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William Lobdell | Photo: Melissa Valladares | July 29, 2013
In his 24th season with the Pacific Symphony, maestro Carl St.Clair keeps riding the rhythms of his musical passion.
Pacific Symphony (pacificsymphony.org) Music Director Carl St.Clair marches to the beat of a different drum, one that’s helped him continue to lead the nationally renowned orchestra into new territory—even after 24 seasons. And this month’s Wavelength Festival of Music at the Pacific Amphitheatre is among the nonprofit organization’s most boundary-pushing efforts yet. Beginning Aug. 22, the fest will team the orchestra with contemporary talents through four nights of music, and will culminate in a tribute to Pink Floyd. Here, the Texas-born St.Clair shares more about how he became a maestro, and we couldn’t help but listen.
As a kid on the farm in south Texas, how did you get into music?
When I was 6, my mother had promised me the greatest gift ever. And I’m looking around the house for this greatest gift ever. And I’m not seeing it. We lived out in the country so it wasn’t like you could just hide it anywhere. It came the morning of my birthday, and my mother informed me that my greatest gift ever was going to be piano lessons. It made quite a dark impression on me. It was not what I expected at all. It took a number of years before I realized that it was the greatest gift.
You don’t seem to have a lot of ego like many people think conductors have.
Though I must have an ego, I have a family structure and a lot of people who keep me in check. My life motto is pretty simple: Just be honest, work hard, keep faithful and remain humble. Good simple rules I live my life by.
How has the symphony stayed relevant?
We ask ourselves [that] all the time. It used to be that cultural transitioning took place in someone’s 40s, where everything starts changing: the restaurants you eat at, where you shop. And then instead of going to the cinema, you take in a musical or a symphony. In the afternoon of your life, you go to different kinds of cultural events. Today, people aren’t transitioning into our world as fluidly as they once did. They didn’t grow up hearing Leonard Bernstein on TV. We are constantly trying to give people the opportunity to grow up with us. That’s why we have a wide range of offerings that go from the very young to the mature adult.
And you’ve been around long enough to see the Pac Symph’s programs pay off.
It’s been a great honor to have this kind of tenure. Orchestras don’t grow in five years. They grow over a longer period of time. I’ve always said that this orchestra needs to grow like an oak tree, not a fast-growing plant. We need to be conscious of what roots we are making. We’ve had to become important in our community’s cultural life. And it’s not done with one concert, but over decades of continually better performances that are more and more impactful.
How do you keep yourself fresh 24 years into this gig?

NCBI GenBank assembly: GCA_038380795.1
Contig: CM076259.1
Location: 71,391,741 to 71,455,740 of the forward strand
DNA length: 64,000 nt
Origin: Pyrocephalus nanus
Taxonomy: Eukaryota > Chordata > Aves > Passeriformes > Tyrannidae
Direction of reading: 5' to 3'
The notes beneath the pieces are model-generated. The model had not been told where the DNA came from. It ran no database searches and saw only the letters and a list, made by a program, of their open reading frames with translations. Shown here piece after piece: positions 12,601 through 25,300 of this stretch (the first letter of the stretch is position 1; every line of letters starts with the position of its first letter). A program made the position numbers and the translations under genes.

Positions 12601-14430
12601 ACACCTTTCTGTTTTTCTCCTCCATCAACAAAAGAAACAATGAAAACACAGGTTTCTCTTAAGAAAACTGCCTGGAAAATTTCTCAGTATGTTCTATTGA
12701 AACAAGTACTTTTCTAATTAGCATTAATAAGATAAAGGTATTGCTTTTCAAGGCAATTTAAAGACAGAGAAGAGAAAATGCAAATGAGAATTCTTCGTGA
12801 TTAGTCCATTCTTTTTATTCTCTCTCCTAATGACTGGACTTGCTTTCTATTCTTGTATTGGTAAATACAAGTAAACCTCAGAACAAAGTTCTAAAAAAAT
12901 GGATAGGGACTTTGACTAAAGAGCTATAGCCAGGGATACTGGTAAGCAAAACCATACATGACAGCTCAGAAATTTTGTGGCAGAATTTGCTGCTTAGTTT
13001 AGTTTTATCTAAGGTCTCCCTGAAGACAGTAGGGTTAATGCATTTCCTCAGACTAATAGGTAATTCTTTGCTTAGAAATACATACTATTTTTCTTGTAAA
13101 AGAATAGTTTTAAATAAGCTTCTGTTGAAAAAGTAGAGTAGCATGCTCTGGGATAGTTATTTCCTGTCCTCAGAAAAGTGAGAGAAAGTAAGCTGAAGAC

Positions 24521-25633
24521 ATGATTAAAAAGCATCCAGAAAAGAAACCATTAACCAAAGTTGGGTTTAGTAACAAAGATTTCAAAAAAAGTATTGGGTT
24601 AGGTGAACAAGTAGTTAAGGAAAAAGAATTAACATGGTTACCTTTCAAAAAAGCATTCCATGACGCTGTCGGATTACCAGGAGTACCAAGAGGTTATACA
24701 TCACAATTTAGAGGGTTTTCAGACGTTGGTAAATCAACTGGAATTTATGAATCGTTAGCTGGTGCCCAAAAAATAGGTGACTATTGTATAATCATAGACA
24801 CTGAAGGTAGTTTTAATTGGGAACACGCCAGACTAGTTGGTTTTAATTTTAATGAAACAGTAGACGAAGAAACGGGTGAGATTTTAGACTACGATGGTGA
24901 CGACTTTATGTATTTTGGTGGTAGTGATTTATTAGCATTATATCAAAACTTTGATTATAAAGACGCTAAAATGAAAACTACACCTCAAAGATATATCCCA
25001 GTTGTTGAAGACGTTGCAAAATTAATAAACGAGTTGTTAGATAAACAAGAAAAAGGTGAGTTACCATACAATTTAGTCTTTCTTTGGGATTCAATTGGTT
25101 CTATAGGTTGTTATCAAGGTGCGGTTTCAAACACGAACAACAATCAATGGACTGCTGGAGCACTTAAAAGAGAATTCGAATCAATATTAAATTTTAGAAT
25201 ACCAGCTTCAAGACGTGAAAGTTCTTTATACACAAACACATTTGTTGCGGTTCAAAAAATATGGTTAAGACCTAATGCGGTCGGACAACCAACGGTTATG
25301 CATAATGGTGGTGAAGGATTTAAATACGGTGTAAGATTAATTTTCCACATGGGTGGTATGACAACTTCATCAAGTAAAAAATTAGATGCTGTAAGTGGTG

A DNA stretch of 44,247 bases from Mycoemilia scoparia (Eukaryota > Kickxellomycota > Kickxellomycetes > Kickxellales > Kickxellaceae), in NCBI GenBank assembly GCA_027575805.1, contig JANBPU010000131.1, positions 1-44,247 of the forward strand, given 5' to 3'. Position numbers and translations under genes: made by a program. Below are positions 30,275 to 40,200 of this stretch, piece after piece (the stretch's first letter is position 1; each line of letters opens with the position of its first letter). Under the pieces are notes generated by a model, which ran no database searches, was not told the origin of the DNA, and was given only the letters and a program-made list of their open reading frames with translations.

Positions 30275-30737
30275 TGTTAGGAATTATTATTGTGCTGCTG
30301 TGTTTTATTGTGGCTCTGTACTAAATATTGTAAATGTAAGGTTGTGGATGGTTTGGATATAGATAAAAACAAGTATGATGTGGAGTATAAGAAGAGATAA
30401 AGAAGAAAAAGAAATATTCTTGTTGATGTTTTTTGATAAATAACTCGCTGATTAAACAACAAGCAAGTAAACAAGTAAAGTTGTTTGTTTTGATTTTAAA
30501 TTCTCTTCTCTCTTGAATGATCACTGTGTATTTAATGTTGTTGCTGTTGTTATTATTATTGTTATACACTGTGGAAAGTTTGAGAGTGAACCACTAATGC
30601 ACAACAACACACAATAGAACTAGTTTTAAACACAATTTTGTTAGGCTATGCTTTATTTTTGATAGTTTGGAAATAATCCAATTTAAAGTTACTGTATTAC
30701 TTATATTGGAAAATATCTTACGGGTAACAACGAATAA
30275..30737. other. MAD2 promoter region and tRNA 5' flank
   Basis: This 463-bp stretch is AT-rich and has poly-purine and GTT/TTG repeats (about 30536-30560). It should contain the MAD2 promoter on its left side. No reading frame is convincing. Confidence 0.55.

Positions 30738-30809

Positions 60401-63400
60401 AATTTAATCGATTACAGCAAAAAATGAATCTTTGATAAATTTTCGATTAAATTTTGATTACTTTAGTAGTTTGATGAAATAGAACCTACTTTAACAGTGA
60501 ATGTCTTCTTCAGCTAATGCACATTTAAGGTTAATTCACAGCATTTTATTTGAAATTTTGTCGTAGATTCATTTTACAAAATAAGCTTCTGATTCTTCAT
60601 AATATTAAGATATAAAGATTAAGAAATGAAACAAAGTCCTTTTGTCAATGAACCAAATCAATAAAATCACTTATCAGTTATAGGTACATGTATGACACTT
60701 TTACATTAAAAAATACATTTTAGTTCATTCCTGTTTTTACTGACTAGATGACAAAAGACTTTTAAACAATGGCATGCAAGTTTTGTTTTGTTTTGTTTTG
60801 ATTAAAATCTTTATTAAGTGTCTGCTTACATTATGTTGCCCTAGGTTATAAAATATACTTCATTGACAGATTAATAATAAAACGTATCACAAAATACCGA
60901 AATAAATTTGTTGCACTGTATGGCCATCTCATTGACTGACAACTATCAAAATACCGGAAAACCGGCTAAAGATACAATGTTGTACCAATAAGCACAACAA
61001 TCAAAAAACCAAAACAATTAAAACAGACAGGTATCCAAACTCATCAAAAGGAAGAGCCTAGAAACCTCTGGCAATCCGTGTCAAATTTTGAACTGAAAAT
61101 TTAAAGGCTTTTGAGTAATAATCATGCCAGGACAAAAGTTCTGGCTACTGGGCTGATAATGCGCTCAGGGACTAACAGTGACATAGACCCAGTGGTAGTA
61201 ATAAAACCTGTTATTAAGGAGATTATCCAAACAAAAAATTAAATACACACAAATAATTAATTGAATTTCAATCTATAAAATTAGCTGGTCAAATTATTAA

I think a lot of it has to do with the fact that I never had the Pacific Symphony as my only job. Throughout my whole tenure, I’ve had other positions, most of them in Europe. For instance, when I was conducting one of the newest symphonies in America, I was [also] conducting one of the oldest orchestras [the German National Theater and Staatskapelle (GNTS) in Weimar]. Being the first non-European director of that orchestra is an incredible endorsement and gives you a confidence that you can’t have just living in Southern California. So when I’ve done a Brahms requiem in a cathedral in Europe, then come and do it here, I stand in front of the Pacific Symphony and in front of this audience in O.C. to bring them something that I, if I had stayed [here], couldn’t have given them. It’s one of the most important reasons my relationship with these wonderful musicians has continued to remain positive.
Who’s better, American or European musicians?
That’s impossible to say. I’ve conducted Tchaikovsky’s last symphony—a passionate piece written just before he died—in Damascus. I’ve done it in Europe. I’ve done it across America. And I’ve done it in Beijing in the concert hall inside the Forbidden City. What I realized was that the emotional content of the music spoke to each musician and audience—with very different cultures—in the same way. We always say that music is the universal language. I really experienced that universality—it didn’t matter where they were from or if one orchestra played it a little better or worse. It shows that music for music’s sake is not the reason that it’s gracing our presence. It has a much deeper meaning. Frankly, this is what we are trying to do with the Pacific Symphony. The music we are performing, the way we are presenting it, to whom and in what manner—it’s hopefully not just a musical experience, but a collective experience between the audience and orchestra. We are your orchestra; you are our audience. We are a family.
If you could go back in time, what advice would you give yourself when you first took over the symphony 24 years ago?
Follow your heart. I’m a follower of instinct rather than a planner of destination. You asked about this kid in south Texas. I mean, think of this 6-year-old boy in this town of 36 people, with his mother telling him he was going to have piano lessons. He keeps following this voice, this calling. Then, somehow or another, on August 19, 1990, he ends up on a podium conducting the Boston Symphony premiering Bernstein’s last work on a program with Bernstein conducting, and it ends up being the last concert of his life. I mean, how do you plan that out? How do you wish that to happen? You don’t.